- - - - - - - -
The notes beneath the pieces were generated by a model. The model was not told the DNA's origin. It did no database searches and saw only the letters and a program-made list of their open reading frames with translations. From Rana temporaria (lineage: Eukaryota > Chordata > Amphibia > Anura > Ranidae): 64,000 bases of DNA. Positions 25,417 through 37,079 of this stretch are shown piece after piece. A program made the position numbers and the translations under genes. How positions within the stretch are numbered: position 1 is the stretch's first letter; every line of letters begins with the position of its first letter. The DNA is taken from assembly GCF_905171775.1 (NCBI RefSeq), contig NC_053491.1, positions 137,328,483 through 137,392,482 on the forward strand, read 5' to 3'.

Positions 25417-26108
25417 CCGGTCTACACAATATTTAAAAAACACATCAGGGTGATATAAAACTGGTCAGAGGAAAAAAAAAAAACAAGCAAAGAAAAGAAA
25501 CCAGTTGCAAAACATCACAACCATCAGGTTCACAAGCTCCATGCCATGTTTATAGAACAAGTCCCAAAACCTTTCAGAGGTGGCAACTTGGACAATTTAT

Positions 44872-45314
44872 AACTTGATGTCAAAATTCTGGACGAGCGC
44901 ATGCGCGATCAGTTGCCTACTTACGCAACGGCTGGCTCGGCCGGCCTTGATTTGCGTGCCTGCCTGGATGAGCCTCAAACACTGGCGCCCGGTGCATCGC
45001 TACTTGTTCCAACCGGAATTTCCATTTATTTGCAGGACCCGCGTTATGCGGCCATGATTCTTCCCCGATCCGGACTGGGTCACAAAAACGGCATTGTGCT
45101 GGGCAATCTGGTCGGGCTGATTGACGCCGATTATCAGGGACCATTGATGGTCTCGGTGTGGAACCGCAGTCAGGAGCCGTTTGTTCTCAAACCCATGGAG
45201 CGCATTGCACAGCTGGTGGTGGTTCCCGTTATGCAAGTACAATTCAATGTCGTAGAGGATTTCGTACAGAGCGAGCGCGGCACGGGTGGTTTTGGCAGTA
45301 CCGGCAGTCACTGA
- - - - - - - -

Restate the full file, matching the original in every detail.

The notes beneath the pieces were generated by a model. The model was not told the DNA's origin. It did no database searches and saw only the letters and a program-made list of their open reading frames with translations. From Rana temporaria (lineage: Eukaryota > Chordata > Amphibia > Anura > Ranidae): 64,000 bases of DNA. Positions 25,417 through 37,079 of this stretch are shown piece after piece. A program made the position numbers and the translations under genes. How positions within the stretch are numbered: position 1 is the stretch's first letter; every line of letters begins with the position of its first letter. The DNA is taken from assembly GCF_905171775.1 (NCBI RefSeq), contig NC_053491.1, positions 137,328,483 through 137,392,482 on the forward strand, read 5' to 3'.

Positions 25417-26108
25417 CCGGTCTACACAATATTTAAAAAACACATCAGGGTGATATAAAACTGGTCAGAGGAAAAAAAAAAAACAAGCAAAGAAAAGAAA
25501 CCAGTTGCAAAACATCACAACCATCAGGTTCACAAGCTCCATGCCATGTTTATAGAACAAGTCCCAAAACCTTTCAGAGGTGGCAACTTGGACAATTTAT

Positions 44872-45314
44872 AACTTGATGTCAAAATTCTGGACGAGCGC
44901 ATGCGCGATCAGTTGCCTACTTACGCAACGGCTGGCTCGGCCGGCCTTGATTTGCGTGCCTGCCTGGATGAGCCTCAAACACTGGCGCCCGGTGCATCGC
45001 TACTTGTTCCAACCGGAATTTCCATTTATTTGCAGGACCCGCGTTATGCGGCCATGATTCTTCCCCGATCCGGACTGGGTCACAAAAACGGCATTGTGCT
45101 GGGCAATCTGGTCGGGCTGATTGACGCCGATTATCAGGGACCATTGATGGTCTCGGTGTGGAACCGCAGTCAGGAGCCGTTTGTTCTCAAACCCATGGAG
45201 CGCATTGCACAGCTGGTGGTGGTTCCCGTTATGCAAGTACAATTCAATGTCGTAGAGGATTTCGTACAGAGCGAGCGCGGCACGGGTGGTTTTGGCAGTA
45301 CCGGCAGTCACTGA